Seen a UFO Lately?
Posted by hyperpat on February 15, 2007
The aliens are coming! The aliens are coming! Where? I don’t see them. Nor does anyone else, at least not yet, even though quite a few people have been assiduously looking for some real evidence of them, using the latest and greatest technology we have.
Now the current theories on how life came to be on this planet indicate that the proper combination of elements, molecules, and energy sources should be fairly common in any normal solar system. And the number of bodies we have found orbiting other stars indicates that most stars will have something circling around them that could serve as bedrock for developing life forms. Given the number of stars in just our own galaxy (somewhere between 200 and 400 billion), even if the odds of having a solar system with an orbiting planet in the region where liquid water would be present is one in 1,000, and the odds that all the rest of the requirements for life to form are met is one in 10,000, that would still give us some 20,000 worlds with life of some sort. But perhaps the real kicker is if that life would ever develop intelligence and technology good enough to send a message (or a space ship) to us. This may just be a matter of time; eventually all worlds with life may be driven to this development level because of evolutionary survival pressures. But if these assumptions have any validity, where are the aliens? This is generally known as the Fermi paradox, as so far the only intelligent race we’ve heard from is ourselves.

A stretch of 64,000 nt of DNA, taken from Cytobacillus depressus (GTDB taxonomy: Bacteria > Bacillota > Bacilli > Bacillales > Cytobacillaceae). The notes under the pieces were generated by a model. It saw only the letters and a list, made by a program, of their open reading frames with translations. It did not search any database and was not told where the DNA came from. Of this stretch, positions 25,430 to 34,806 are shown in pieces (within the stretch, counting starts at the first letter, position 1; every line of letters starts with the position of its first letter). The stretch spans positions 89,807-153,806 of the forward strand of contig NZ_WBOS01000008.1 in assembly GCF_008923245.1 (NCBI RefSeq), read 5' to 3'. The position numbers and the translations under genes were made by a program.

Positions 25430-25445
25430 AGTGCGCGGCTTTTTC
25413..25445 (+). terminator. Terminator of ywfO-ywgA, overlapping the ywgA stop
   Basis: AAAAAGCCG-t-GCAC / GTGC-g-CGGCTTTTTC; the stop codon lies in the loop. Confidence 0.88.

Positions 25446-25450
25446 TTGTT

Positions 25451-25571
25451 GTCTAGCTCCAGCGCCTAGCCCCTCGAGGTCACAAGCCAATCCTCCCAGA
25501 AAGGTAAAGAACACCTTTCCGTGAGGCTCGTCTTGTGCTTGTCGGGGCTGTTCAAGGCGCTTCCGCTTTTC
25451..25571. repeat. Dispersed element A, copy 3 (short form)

The above factors, along with a few more, are encapsulated in something called the Drake equation:
N = R * Fp * Ne * Fl * Fi *Fc * L
R = rate of star formation in our galaxy
Fp = fraction of those stars that have planets
Ne = the average number of planets that can potentially support life per star that has planets
Fl = the fraction of Ne that actually develop life
Fi = the fraction of Fl that go on to develop intelligent life
Fc = the fraction of Fi that are willing and able to communicate
L = the expected lifetime of such a civilization
Determining proper values for these parameters is difficult and subject to a lot of assumptions and guesswork. When this equation was first developed in 1961, the values used for a first guess were: R = 10/year, Fp = .5, Ne = 2, Fl = 1, Fi = .01, Fc = .01, and L was 10,000 years, leading to an estimate for N, the number of alien civilizations we should be able to talk to, of 100. Other estimates using the results of data obtained since this equation was first developed give results for N ranging from considerably less than 1 to 5000.
But the value for L, or just ‘time’, in this case, could be the killer. Humans have been around for a distressingly short 20,000 years or so, and had the technology to think about talking to the stars for only about 100 of them; this is out of a planetary lifetime of four billion years. Clearly if these alien civilizations came to be a million or so years ago (a relative eye-blink in terms of the astrophysical time) and then died out before we came down from the trees, we’d never hear from them.
Of course, our own development may be atypical; life has had to start over almost from scratch at least a couple times on this planet. And how long we can last as a species with good enough technology to communicate to other stars is very much a pure guesswork figure – after all, we have only one example, and we haven’t ‘died’ – yet. Though the way we’re going, perhaps a figure of only 200-300 years should be used, as that may be all the time we have before we blow ourselves up or poison everything. Which may be the real answer to the Fermi paradox.